2 14 2 Differences Between Anglophone and Non-anglophone Journals worldwide use CrossCheck and handle the similarity reports? (2) What are journal editors attitudes and tolerance toward types of plagiarism in different disciplines and different countries? (3) What are mainstream views and differences to these problems between editors in native English-speaking countries and non-native English-speaking countries? With this in mind, we undertook a survey as part of a research project funded by the Committee on Publication Ethics [15] (questionnaire in Appendix 1). Methodology Survey Design From May to June 2011, an online survey was carried out, using SurveyMonkey ( The questionnaires were sent in two separate groups: 1. Survey Version 1 (SV1, the full questionnaire), consisting of 22 questions, was sent to 3305 recipients mostly from Anglophone countries (1371 academic journal editors from CrossCheck members, 1263 academic journal editors from Nature Publishing Group, Oxford University Press, Cambridge University Press, and some scholarly societies, etc., and 671 recipients from the attendees of the 33rd Society for Scholarly Publishing Annual Meeting, 2011). 2. Survey Version 2 (SV2, part of the full questionnaire), consisting of 10 questions (marked with * before numbers of questions in Appendix 1) chosen from SV1 because most of SV2 recipients without CrossCheck membership would not have been able to respond to all of the SV1 questions, was sent to 607 non-native English speaking editors of academic journals covered by Web of Science, from Japan, South Korea, India, Singapore, China and Brazil etc. (Fig. 2.1a). We mostly sent the invitations to editors-in-chief and scientific editors although we had not asked the specific role of these journal editors in the questionnaire. (In other words, our questionnaire went to academics, subject experts who are directly involved in their respective journals and are likely to responsible for selection of content. In Asia (e.g. China) the managing editor performs many of the roles of the scientific editor in the West. The scientific editor/editor-in-chief is more of a figurehead so the questionnaire could have reached some managing editors.)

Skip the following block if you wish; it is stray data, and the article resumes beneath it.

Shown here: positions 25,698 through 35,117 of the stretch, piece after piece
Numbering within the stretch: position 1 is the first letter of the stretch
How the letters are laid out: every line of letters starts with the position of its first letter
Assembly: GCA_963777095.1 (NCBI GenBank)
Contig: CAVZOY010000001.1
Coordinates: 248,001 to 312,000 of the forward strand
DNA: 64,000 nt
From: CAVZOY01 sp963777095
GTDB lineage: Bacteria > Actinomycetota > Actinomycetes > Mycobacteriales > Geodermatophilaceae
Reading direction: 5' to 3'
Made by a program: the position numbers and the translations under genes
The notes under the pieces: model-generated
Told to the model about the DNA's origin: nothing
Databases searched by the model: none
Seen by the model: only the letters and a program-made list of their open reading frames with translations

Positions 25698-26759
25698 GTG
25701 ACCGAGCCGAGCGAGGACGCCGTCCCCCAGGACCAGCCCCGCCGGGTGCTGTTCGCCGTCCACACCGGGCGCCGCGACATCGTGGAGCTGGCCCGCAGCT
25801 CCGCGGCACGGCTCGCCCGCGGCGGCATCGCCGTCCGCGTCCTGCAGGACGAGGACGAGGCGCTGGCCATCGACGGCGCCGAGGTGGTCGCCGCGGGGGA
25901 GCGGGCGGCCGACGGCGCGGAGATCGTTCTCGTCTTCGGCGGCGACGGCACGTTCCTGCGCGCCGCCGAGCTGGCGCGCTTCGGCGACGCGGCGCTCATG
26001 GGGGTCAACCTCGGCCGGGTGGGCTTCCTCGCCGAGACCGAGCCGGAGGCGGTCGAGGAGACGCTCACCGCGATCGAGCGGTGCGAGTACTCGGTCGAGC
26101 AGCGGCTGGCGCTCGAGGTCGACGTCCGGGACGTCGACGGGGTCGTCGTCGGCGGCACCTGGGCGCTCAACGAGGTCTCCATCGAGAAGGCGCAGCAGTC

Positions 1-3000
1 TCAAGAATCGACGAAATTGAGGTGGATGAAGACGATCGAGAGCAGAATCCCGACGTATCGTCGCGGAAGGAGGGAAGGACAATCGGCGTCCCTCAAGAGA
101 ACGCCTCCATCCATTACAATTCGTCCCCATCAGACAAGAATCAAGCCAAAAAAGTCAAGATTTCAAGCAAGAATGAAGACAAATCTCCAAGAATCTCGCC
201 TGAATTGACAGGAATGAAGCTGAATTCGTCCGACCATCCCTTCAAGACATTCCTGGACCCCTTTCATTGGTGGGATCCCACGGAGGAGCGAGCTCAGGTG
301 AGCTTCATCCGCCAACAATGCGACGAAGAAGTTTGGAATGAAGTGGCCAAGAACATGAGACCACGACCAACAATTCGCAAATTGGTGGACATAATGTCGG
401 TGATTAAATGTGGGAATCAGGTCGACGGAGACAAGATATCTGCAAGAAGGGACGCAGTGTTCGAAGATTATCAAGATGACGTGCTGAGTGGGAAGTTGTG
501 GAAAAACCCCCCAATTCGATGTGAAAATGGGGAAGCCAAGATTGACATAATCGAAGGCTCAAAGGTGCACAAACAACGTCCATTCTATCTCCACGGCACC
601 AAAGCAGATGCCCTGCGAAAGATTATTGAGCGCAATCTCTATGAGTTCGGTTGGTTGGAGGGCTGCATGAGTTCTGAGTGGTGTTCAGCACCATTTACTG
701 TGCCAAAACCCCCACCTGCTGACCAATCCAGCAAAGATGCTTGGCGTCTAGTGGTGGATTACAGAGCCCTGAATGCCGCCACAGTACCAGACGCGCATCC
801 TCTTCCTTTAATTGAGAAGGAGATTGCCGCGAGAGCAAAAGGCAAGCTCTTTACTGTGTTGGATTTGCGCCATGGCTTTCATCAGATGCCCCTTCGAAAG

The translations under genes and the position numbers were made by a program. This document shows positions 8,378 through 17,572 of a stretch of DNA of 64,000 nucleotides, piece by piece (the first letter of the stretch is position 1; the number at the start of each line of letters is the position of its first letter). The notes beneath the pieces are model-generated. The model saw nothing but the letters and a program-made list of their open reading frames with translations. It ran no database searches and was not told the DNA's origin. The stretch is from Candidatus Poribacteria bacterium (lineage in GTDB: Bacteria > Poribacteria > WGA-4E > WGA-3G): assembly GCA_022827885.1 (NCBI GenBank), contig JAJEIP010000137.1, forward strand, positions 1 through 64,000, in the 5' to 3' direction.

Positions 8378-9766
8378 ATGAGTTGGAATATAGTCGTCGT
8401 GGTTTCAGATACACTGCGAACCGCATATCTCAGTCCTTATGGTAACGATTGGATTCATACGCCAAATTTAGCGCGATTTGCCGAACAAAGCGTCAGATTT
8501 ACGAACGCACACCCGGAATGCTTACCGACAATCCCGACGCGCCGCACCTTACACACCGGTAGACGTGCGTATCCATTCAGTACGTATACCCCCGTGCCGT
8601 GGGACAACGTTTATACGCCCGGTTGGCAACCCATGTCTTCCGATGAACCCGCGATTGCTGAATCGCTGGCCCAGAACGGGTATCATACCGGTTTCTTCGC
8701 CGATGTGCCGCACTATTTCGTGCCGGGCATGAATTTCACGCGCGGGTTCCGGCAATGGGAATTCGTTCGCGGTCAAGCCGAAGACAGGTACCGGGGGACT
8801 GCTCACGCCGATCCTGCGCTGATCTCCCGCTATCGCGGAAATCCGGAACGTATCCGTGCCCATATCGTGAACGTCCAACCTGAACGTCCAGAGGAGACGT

3 Methodology 15 Sweden Czech Republic # Russia # Poland Australia CrossCheck user # Singapore # Malaysia CrossCheck nonuser France Canada * International: answers such as Lithuania worldwide, international, and more Germany than one country # Iran # Countries in SV2 # Korea # India The Netherlands # Japan # Brazil # China (Hongkong; Taiwan) * International UK USA Geographic journal location (a) Number of respondents (b) Discipline* Others Computing/EE Social Sci. Chem./Phys./Eng. Life Sci. CrossCheck user Number of respondents CrossCheck nonuser Fig. 2.1 All respondents analyzed by geographic journal location (a) and by discipline (b), showing CrossCheck users and nonusers (Q1 and Q2 cross-analyzed with Q3, SV1 and SV2, n=219). *Life Sci. includes Bio-Sciences, Medicine and Agriculture, etc.; Chem./Phys./Eng. includes Mechanical/ Civil/Environmental/Industrial/Control Engineering, Aerospace, Architecture, Mathematics and Statistics, etc.; Social Sci. includes Anthropology, Economics, Education, Geography, History, Law, Linguistics, Political Science, Public Administration, Psychology and Sociology, etc.; Computing/EE includes Computer Science, Electronics, Electrical Engineering (EE), Automation and Artificial Intelligence, etc. Data Analysis For multiple choice questions, the percentage of each option was calculated and compared, and the results were cross-analyzed, as appropriate, by native language of the respondents, by discipline and by geographic journal location. The answers to Q6 and Q7 were analyzed using discriminant analysis (classification analysis) to classify original data, and finally to calculate their mean and standard deviation, respectively. And for Q9, Q16, Q21 they were calculated as the mean or median.